In the current climate of Islamophobia, I wonder how many British people are aware of the series of four films “Calling all Muslims!” made in the early 1960s by the Central Office of Information on behalf of the Foreign Office? They were all recruitment films, each about 20 minutes long, in Arabic, expressly designed to encourage Muslims to come to Britain and to work in British industries or to study in British universities.
Each of the four films begins with a mosque skyline and melodic chants of Allahu Akbar, the start of the call to prayer. All are unashamedly religious, eager to show Arabic-speaking Muslims how welcoming Britain is, how Islamic institutions exist in Britain to cater to their cultural and religious traditions, as a friendly home from home.
Two are set in London, one in Manchester, the other in Cardiff. All are in black and white. The cheerful Egyptian presenter drives from place to place in his Ford Anglia, interviewing local Muslims in their mosques, their offices and their homes. Most are men, but a handful are women, including a Christian convert to Islam, now the proud mother of ten children, after 16 years of marriage to a Yemeni in Cardiff. The presenter cuts to the mayoress of Cardiff to ask how the Muslim community has integrated. “Very well,” she replies, “They are an integral part of the city. They are accepted as friends amongst the rest of the community.”
It is a simple message reminiscent of Andrew Graystone’s open and welcoming placard as he stood outside his local mosque following Friday’s horrific massacre of Muslims praying in their mosques in Christchurch New Zealand. Smiling his support and solidarity with his Muslim community, it simply read: “You are my friends. I will keep watch while you pray.” He is a resident of Greater Manchester, a mixed and multicultural area where tensions could easily exist if the community succumbed to mutual mistrust.
In one of the Foreign Office’s 1960s “Calling all Muslims” recruitment films the presenter does a tour of London’s universities, including SOAS and the LSE, where an Iraqi student marvels that it is like “an international society”. The British government shows “an interest in widening cultural boundaries” which he has observed over the five years he has lived in London. At the Saudi Embassy a Saudi official describes the British people as “polite and patient, with such a big respect for order as to make it almost sacred.” A scholar at the Islamic Cultural Centre on Park Road explains that King George VI gave this land to the Muslim community in 1944 and that a mosque will be built there, in Regent’s Park, once the community has gathered enough donations.
In the film from Manchester, sometimes dubbed the “Cosmopolitan Cottonopolis”, the presenter enthuses about the city as “one of the biggest trading centres in the world”, where commerce runs in people’s veins. Local footage shows people at prayer inside mosques, and young children being taught the Quran, before moving on to a library where the presenter is allowed to turn the pages of the “biggest written version of the Holy Koran in the world”. Seated on a park bench, an elderly local Englishman tells him: “My father’s doctor, even thirty years ago, came from Iraq. They’ve always been with us.” Next comes a Yemeni halal butcher who learned his skills in Liverpool and a wealthy Syrian businessman in Manchester’s cotton trade. To this day, ninety per cent of Manchester’s 5,000-strong Syrian community is involved in the textile industry, especially in cotton and yarn.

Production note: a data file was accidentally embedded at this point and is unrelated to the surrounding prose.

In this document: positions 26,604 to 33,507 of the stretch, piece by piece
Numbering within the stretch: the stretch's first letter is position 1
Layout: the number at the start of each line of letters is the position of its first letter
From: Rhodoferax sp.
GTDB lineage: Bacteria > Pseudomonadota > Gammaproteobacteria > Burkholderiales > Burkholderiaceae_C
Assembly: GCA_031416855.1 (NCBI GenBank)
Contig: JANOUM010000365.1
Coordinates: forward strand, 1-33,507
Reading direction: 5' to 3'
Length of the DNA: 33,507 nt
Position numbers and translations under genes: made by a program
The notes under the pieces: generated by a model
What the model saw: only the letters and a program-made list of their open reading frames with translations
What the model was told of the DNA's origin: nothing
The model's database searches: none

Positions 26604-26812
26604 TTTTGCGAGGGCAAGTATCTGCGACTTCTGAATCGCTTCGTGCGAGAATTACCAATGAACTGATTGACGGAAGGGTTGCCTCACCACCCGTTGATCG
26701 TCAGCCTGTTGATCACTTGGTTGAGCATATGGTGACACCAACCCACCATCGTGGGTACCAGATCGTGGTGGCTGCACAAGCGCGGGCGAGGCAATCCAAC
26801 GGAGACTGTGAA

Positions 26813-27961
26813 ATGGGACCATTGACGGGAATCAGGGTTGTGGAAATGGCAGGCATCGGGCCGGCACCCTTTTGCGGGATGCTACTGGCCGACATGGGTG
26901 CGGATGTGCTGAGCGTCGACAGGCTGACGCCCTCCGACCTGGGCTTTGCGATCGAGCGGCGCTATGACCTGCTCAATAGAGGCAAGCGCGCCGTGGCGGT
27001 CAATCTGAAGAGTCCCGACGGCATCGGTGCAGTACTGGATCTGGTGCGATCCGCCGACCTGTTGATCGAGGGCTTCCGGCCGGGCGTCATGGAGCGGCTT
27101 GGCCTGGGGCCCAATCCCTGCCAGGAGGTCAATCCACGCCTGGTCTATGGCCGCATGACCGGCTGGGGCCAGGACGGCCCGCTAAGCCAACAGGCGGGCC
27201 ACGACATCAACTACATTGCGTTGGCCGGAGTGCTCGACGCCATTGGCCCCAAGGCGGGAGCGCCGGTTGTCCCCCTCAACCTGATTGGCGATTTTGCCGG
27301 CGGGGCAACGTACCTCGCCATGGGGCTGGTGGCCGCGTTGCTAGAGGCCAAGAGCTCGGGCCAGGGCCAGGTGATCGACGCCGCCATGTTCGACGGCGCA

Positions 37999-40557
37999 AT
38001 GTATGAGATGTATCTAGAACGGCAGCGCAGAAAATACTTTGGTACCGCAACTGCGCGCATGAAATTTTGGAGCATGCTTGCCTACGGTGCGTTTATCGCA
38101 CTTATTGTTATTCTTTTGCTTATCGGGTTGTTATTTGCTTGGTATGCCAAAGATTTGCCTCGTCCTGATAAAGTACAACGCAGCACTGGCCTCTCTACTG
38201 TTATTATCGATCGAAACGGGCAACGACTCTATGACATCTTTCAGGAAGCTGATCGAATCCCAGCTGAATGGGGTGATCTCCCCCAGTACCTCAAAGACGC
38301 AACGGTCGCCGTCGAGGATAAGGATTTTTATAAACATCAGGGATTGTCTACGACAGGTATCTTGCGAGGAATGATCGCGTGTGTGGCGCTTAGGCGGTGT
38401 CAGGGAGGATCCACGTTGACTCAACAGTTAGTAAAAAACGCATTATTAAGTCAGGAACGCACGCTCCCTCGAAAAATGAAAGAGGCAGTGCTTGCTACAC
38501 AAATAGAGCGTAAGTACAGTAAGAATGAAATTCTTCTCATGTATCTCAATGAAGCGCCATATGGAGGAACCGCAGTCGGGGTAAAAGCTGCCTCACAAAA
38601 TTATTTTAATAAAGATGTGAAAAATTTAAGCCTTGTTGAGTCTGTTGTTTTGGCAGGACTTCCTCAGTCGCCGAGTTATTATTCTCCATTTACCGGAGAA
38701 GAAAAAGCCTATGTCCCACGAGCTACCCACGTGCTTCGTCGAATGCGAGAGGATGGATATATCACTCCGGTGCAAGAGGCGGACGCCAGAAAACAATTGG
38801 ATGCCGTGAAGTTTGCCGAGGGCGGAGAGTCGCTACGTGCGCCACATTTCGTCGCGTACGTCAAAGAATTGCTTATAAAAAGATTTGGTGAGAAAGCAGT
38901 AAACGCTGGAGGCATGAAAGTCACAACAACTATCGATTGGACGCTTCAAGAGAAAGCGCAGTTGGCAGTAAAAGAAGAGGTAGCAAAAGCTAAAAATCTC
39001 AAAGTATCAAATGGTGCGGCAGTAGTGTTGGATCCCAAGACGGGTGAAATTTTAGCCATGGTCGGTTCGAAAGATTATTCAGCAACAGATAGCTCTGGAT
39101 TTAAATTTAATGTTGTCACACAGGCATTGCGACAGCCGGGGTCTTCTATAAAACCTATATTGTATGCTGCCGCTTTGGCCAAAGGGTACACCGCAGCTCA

The films were designed solely for showing abroad and were probably never seen in the UK at the time. The reason I know about them is because a Syrian cotton merchant I interviewed in Manchester sent me the link to them. So I watched them all as part of the research for my book “The Merchant of Syria” about a textile merchant from Homs who comes to Bradford in the early 1980s as an economic migrant, buys a local mill called Briggella Mills, and builds up a global trade in broadcloth while all the other mills are closing down.
Yet today, despite such success stories, over a third of the UK population believes Islam represents a threat to the British way of life, says a report launched by the anti-fascist group Hope not Hate. Islamophobia in 2018, according to their findings, replaced immigration as the main factor behind the rise of the far right. In a poll half of Brexit voters in the 2016 referendum and nearly half of Conservative voters in the 2017 election said that Islam was not compatible with Britishness.
What went so wrong? It would be easy to lay the blame solely at the door of ISIS and its terrorist acts. But I believe the “hostile environment” presided over by Theresa May and David Cameron since 2010, years before ISIS declared its caliphate in Raqqa in 2014, also has much to answer for. The 1960s films were produced in the period following the Suez crisis, as part of a positive international relations initiative in a climate of strained relations between Britain and the Arabic-speaking world. If the British government’s policy since 2010 had been to create an inclusive multicultural society rather than a hostile nationalistic one, many of today’s political and societal dilemmas might have been avoided. President Trump’s clumsy messaging on Islam and terrorism obviously doesn’t help.
Meanwhile it is left to individuals like Andrew Graystone to put out the welcoming message that so many governments seem to have forgotten lies at the heart of successful communities – “Friendship not fear.”
Here is a link to the “Calling all Muslims” films: